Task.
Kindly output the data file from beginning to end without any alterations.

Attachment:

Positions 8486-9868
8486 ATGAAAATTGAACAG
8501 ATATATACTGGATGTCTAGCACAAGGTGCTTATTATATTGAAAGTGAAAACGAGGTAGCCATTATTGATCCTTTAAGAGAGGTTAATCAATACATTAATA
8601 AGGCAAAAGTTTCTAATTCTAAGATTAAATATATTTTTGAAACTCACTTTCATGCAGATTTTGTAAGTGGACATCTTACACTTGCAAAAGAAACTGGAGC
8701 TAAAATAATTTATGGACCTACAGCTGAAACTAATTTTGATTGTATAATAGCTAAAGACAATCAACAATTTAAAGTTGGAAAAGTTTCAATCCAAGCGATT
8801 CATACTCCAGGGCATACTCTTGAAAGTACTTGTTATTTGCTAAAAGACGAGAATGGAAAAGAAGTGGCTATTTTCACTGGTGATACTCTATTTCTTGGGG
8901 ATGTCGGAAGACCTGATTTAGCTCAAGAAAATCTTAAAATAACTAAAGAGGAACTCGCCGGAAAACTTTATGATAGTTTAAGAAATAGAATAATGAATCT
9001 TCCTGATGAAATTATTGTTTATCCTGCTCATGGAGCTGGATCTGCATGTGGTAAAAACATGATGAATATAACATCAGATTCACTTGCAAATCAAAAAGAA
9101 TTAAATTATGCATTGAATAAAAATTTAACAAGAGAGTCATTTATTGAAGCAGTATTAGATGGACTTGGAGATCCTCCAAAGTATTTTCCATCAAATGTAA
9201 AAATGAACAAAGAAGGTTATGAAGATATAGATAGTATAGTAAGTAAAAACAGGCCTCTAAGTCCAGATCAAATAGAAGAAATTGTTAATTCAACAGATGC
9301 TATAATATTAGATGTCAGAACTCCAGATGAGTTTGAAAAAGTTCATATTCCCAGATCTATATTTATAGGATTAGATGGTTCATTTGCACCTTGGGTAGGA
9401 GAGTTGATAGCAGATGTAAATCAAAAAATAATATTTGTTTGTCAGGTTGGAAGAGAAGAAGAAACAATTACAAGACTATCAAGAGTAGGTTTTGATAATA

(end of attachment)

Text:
Positions 8486-9868
8486 ATGAAAATTGAACAG
8501 ATATATACTGGATGTCTAGCACAAGGTGCTTATTATATTGAAAGTGAAAACGAGGTAGCCATTATTGATCCTTTAAGAGAGGTTAATCAATACATTAATA
8601 AGGCAAAAGTTTCTAATTCTAAGATTAAATATATTTTTGAAACTCACTTTCATGCAGATTTTGTAAGTGGACATCTTACACTTGCAAAAGAAACTGGAGC
8701 TAAAATAATTTATGGACCTACAGCTGAAACTAATTTTGATTGTATAATAGCTAAAGACAATCAACAATTTAAAGTTGGAAAAGTTTCAATCCAAGCGATT
8801 CATACTCCAGGGCATACTCTTGAAAGTACTTGTTATTTGCTAAAAGACGAGAATGGAAAAGAAGTGGCTATTTTCACTGGTGATACTCTATTTCTTGGGG
8901 ATGTCGGAAGACCTGATTTAGCTCAAGAAAATCTTAAAATAACTAAAGAGGAACTCGCCGGAAAACTTTATGATAGTTTAAGAAATAGAATAATGAATCT
9001 TCCTGATGAAATTATTGTTTATCCTGCTCATGGAGCTGGATCTGCATGTGGTAAAAACATGATGAATATAACATCAGATTCACTTGCAAATCAAAAAGAA
9101 TTAAATTATGCATTGAATAAAAATTTAACAAGAGAGTCATTTATTGAAGCAGTATTAGATGGACTTGGAGATCCTCCAAAGTATTTTCCATCAAATGTAA
9201 AAATGAACAAAGAAGGTTATGAAGATATAGATAGTATAGTAAGTAAAAACAGGCCTCTAAGTCCAGATCAAATAGAAGAAATTGTTAATTCAACAGATGC
9301 TATAATATTAGATGTCAGAACTCCAGATGAGTTTGAAAAAGTTCATATTCCCAGATCTATATTTATAGGATTAGATGGTTCATTTGCACCTTGGGTAGGA
9401 GAGTTGATAGCAGATGTAAATCAAAAAATAATATTTGTTTGTCAGGTTGGAAGAGAAGAAGAAACAATTACAAGACTATCAAGAGTAGGTTTTGATAATA